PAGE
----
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Logo of Phnom Penh Post newspaper Phnom Penh Post - Crowds silence besieged Sokha

Crowds silence besieged Sokha

4 Kem Sokha

In a hint that this campaign season will be neither smooth nor clean, beleaguered opposition leader Kem Sokha saw two party forums fall apart after hundreds blocked his egress and employed loudspeakers to prevent him from speaking.

At both forums, held in Kandal’s Lvea Em and Kien Svay districts, about 1,000 people descended on the meetings and drowned out the speeches with calls for Sokha to publicly apologise for his alleged comments regarding Tuol Sleng, according to district police and opposition leaders.

At Lvea Em, Cambodia National Rescue Party officials spoke to some 500 supporters for about an hour, before the meeting was interrupted, district police chief Chea Thol said.

“Police forces had been deployed at the forum to ensure social order, and nothing happened until about 1,000 people from the villages along the river came to the forum in a rally, by motorbike and truck. They started speaking through microphones outside the forum site, insisting that Sokha apologise for saying that S-21 was staged,” Thol said.

Insisting it was not a “serious confrontation” and that there had been no violence, Thol said the organisers had been unable to speak over the sound of the rally and were forced to disband the meeting shortly after the protesters arrived.

Tipped off to the presence of the demonstrators, Sokha bypassed the forum, choosing instead to go straight to the Kien Svay meeting, he told the Post.

But once he arrived, he was quickly met by the same protesters, who arrived on trucks that were then parked in front of the driveway to block his way.

“They played loud music next to the forum, and [when I tried to leave], about 10 trucks full of people hired to rally tried to block my car from getting out,” he said.

Eventually, CNRP supporters pushed the trucks away from the driveway and Sokha managed to squeeze through.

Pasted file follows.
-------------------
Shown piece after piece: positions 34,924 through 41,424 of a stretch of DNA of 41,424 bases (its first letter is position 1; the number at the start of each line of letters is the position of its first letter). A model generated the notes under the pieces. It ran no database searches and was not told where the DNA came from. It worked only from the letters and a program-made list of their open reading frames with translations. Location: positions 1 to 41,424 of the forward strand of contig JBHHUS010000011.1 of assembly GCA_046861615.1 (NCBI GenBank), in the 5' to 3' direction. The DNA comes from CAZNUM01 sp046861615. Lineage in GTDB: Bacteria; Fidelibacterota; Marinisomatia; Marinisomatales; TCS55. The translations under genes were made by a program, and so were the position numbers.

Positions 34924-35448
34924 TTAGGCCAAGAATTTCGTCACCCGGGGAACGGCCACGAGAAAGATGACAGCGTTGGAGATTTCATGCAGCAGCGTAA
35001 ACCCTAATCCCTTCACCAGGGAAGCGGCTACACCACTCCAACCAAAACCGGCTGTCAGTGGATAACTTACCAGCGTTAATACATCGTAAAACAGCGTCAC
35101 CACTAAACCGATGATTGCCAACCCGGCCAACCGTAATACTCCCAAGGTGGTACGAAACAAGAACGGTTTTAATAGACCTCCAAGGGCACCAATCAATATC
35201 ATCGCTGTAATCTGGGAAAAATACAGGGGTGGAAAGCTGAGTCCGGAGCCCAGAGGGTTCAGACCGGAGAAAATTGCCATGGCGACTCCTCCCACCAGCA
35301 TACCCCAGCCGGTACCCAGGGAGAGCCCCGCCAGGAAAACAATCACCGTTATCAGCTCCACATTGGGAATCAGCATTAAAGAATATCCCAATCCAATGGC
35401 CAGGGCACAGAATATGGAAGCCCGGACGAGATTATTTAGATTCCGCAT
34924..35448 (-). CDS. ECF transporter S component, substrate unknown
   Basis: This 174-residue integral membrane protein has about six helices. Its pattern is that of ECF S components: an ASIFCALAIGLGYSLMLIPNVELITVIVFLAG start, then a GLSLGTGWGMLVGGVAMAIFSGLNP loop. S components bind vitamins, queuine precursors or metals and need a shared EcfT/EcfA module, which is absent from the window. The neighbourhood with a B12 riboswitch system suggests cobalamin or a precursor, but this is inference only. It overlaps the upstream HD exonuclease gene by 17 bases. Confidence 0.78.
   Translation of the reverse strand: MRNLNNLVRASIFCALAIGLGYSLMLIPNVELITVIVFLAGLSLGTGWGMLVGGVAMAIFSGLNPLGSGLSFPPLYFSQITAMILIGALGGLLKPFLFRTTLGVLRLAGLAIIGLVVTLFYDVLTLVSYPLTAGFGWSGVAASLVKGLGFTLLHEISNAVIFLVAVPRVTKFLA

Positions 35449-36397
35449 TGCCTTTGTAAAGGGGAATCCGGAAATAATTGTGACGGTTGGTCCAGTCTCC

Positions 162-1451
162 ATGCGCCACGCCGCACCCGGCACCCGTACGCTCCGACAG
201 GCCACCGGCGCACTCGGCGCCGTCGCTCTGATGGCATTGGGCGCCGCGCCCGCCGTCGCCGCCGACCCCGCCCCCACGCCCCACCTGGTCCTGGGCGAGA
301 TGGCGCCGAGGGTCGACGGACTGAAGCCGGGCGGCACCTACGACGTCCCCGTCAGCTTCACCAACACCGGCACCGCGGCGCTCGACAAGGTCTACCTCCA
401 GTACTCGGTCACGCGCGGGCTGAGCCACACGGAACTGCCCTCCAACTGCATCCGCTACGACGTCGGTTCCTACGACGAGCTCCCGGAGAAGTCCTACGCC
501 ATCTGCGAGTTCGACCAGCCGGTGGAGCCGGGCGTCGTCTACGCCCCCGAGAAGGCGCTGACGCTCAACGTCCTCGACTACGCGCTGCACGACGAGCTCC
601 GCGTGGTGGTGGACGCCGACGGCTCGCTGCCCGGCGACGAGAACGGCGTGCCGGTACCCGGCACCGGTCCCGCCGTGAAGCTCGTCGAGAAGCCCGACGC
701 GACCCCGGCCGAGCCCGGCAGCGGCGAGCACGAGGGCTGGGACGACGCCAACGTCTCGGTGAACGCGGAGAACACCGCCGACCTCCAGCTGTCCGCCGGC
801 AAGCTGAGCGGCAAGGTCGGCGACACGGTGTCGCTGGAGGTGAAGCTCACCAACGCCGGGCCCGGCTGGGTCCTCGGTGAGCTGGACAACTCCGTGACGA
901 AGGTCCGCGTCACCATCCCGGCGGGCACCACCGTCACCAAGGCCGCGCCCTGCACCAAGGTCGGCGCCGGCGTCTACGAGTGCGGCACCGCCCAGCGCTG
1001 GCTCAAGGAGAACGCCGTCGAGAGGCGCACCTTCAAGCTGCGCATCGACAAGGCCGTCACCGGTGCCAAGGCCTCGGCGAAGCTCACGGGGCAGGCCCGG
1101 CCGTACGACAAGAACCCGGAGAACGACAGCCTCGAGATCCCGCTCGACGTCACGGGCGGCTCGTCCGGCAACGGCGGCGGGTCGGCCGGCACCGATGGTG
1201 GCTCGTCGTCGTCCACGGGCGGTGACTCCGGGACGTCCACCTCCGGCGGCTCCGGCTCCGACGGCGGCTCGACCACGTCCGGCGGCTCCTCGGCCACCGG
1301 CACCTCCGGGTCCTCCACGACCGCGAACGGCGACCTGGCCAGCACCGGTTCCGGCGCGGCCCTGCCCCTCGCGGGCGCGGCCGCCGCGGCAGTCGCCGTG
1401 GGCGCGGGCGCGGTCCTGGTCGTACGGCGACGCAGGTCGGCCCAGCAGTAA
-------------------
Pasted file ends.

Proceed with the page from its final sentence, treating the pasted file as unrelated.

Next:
“I am okay and got out, but they prevented us from holding our forum. I was only able to speak a few words to our supporters before the forum had to be cancelled due to the disturbance,” he said.

Hem Soy, deputy police chief of Kien Svay district, declined to comment in detail, but confirmed the account given by Sokha.

CNRP spokesman Yim Sovann said the party had little doubt the protesters had been paid by the ruling Cambodian People’s Party.

“They systematically disturbed the CNRP meetings everywhere Kem Sokha [went],” he said. “We have never experienced this before. Because of the popularity of the CNRP, the CPP is afraid of losing the election.”

Ho Naun and Ouk Damry, both CPP lawmakers for Kandal province, could not be reached for comment, nor could senior CPP lawmaker Cheam Yeap, while National Assembly spokesman Chheang Vun declined to comment.  

On Sunday, a mass rally was held in Phnom Penh and smaller ones held across the country calling for Sokha to apologise for his alleged comments, which were disseminated by the government late last month. Sokha and his party have insisted the words were taken out of context and the audio doctored.

At the protests, both the opposition and rights groups sought to draw attention to the high level of government involvement – which included transportation by local authorities, military police assistance and food.

The government, for its part, has insisted it played no official role in the protests.

In a speech given yesterday, Prime Minister Hun Sen claimed he had learned that a separate CNRP forum was cancelled after organisers began insulting the CPP, raising the ire of attendees.

“When there was a reaction, they ran into the car,” he said.

“I beg, if there is a reaction because they are speaking incorrectly, it must be done without violence. Don’t use stones,” he said, before warning that politicians similarly mind their manners.

“I would like to appeal to the opposition and other parties: promote only your own products. Don’t attack others. Otherwise, it will be a disaster.”

Additional reporting by Abby Seiff



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